"Most kids have an adolescence. You had a research lab of sadism," the father character hissed to his grown daughter, who was busy rattling off a laundry list of adolescent grievances. "I don't need to hate you anymore," she answered back stoically. "My anger isn't useful anymore, and my overpriced shrink says I should make peace with you."

After 15 minutes of such emotionally fraught (and smartly acted) action, we repaired to the bar and resumed our casual civilian roles as if nothing unusual had transpired. I applauded them (the next-quietest sound to one hand clapping), and our conversation deepened a bit, going from our favorite local taco joints to tiny shards of personal and family history. They knew a bit about me already, but I was eager to hear their origin stories and how they wound up at You. With me.

Twenty such sociable minutes passed before I had the presence of mind to request another filet de theatre, which involved a completely different scenario and cast than the preceding episode. In fact, each of the plates on the menu were freestanding and discontinuous—call it sketch tragedy if you must. But that's all according to Tucker's (and director Daniel Student's) artful design. Aristotle's unities were nowhere in sight, plot, per se, was not an issue, and there was certainly no deus ex machina poised to swoop down and round off any dangling narrative edges come final curtain time (p.s., there were no curtains).

After four platefuls of alternately stimulating and harrowing "half-act" plays, I had begun to fade (it was nearly 11 p.m., well past my bedtime), and I was a trifle tipsy to boot. Being "you" was harder than it looked, on or offstage. Plus, I felt like a bit of a feudal lord demanding that his serfs yet again strum their lutes and dance before being carried into my bedchamber on a litter.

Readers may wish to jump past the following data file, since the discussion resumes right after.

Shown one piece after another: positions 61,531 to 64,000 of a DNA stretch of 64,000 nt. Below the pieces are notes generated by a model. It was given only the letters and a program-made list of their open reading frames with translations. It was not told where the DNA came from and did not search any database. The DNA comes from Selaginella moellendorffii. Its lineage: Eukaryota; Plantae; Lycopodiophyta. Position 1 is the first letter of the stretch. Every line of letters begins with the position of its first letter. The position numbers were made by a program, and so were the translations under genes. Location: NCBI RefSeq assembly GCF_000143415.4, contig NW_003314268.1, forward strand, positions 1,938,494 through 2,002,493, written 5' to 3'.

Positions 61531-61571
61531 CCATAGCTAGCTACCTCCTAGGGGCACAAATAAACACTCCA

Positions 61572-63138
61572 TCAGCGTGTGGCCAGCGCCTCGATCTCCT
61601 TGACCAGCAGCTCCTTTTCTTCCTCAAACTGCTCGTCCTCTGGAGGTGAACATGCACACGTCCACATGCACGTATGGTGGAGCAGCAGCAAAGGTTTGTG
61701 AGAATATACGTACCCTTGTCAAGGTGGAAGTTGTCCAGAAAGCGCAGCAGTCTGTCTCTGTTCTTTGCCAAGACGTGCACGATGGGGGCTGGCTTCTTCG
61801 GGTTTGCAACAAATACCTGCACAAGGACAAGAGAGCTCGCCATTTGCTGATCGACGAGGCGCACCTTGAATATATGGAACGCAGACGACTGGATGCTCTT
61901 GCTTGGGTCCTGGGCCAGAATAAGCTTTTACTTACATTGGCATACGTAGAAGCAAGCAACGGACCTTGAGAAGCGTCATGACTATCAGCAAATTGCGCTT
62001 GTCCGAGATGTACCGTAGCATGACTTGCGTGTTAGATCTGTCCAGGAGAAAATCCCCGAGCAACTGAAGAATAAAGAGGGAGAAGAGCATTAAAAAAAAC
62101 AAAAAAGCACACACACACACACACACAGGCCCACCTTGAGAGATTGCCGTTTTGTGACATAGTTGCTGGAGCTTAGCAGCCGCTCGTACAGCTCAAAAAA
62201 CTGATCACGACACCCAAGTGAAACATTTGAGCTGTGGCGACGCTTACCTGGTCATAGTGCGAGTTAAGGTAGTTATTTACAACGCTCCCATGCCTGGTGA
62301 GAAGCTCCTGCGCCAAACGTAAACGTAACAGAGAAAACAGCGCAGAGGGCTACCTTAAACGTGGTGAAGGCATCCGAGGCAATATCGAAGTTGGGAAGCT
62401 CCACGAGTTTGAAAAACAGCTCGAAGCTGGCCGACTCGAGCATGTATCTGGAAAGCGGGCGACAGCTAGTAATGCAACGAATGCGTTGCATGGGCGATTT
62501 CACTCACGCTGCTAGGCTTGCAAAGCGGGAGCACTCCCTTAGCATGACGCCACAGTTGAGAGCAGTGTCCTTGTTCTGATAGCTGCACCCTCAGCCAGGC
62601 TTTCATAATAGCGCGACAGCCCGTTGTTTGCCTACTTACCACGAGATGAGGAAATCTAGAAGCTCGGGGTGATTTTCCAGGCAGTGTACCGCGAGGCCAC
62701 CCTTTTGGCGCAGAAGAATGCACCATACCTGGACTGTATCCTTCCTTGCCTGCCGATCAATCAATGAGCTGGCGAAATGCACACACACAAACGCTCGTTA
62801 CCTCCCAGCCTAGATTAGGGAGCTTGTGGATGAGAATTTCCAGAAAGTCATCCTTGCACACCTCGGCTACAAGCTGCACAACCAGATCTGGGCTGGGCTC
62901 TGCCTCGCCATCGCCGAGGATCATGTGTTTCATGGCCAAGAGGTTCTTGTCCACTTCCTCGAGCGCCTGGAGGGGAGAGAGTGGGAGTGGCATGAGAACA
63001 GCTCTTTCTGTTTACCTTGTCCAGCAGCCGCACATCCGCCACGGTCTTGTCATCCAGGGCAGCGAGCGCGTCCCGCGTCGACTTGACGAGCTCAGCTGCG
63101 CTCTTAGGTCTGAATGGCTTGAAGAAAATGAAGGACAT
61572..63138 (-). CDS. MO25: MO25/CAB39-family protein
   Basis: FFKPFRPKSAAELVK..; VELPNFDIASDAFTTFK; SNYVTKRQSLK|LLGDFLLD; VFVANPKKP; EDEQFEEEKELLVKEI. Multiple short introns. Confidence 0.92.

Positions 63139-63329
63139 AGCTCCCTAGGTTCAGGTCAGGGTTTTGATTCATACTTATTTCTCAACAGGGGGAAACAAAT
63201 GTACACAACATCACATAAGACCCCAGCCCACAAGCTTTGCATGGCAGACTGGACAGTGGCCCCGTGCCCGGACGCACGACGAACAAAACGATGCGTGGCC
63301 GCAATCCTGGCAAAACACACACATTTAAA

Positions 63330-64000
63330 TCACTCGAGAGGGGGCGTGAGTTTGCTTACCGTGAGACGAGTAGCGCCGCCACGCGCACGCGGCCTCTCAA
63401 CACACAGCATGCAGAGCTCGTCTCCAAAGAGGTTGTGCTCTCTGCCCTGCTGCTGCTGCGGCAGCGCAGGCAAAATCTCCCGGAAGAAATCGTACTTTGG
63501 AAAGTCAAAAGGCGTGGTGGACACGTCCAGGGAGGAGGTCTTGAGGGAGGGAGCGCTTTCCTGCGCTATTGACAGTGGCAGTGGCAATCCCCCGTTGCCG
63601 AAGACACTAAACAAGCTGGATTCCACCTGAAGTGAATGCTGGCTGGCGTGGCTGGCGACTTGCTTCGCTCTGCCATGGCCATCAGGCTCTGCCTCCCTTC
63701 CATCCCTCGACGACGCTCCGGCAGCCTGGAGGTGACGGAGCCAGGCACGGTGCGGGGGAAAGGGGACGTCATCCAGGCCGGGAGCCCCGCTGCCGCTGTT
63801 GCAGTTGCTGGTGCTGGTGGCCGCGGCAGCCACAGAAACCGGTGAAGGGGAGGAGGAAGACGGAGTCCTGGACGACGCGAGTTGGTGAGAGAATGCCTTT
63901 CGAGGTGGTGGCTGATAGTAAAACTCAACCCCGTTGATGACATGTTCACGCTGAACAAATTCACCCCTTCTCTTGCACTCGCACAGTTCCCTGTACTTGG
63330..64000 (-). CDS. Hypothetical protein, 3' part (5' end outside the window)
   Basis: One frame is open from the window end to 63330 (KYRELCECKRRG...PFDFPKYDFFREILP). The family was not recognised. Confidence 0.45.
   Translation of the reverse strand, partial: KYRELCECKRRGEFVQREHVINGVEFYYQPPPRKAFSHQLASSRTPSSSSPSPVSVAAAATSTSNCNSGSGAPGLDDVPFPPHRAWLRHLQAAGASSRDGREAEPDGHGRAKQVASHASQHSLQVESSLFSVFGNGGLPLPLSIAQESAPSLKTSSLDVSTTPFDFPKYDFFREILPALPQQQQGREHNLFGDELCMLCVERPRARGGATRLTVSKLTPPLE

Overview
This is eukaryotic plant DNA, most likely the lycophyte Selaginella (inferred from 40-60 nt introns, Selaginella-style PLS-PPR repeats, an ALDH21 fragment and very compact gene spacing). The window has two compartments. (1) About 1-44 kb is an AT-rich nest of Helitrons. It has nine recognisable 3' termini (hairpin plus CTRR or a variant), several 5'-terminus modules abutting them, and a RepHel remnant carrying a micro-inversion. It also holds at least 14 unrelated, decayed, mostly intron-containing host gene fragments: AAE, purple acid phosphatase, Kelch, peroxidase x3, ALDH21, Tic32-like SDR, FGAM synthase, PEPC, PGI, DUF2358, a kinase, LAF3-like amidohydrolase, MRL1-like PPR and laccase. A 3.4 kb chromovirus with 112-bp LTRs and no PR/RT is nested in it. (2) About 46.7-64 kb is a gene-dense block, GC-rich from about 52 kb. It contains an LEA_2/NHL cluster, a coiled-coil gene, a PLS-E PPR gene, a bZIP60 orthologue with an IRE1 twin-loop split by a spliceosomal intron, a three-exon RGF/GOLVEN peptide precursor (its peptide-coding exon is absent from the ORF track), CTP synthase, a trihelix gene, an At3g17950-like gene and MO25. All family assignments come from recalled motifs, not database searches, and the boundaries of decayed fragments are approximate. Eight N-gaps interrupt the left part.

Yet somewhere between the boozy badinage and the close encounters of the Strindbergian kind, a minor miracle had occurred without my even noticing: my prickly inner critic had softened considerably, had even grown genuinely fond of these seven earnest players, so much so that I was pulling for them instead of looking for excuses to detach or complain. I was Bottom and they my humble troupe of rustics. And a midsummer evening purportedly devoted to me had somehow become a matter of we. Fancy that.

But no, that wasn't a tear welling in the corner of my eye as we said our goodbyes at evening's end—it was probably just perspiration. (Remember, those confounded stage lights were awfully bright.) Let's just say I was thoroughly immersed by the proceedings and leave it at that.

You will continue to be performed at an undisclosed location indefinitely—or until the producer finds his next paradigm to shatter. Tickets are being sold at face value, but apparently not for profit's sake—Tucker says it costs nearly $5,000 to put on a single performance. If it was commerce and not art that mattered, I'm sure a smart fellow like him could have hashed out a far better business model. Arsenic and Old Lace, anyone?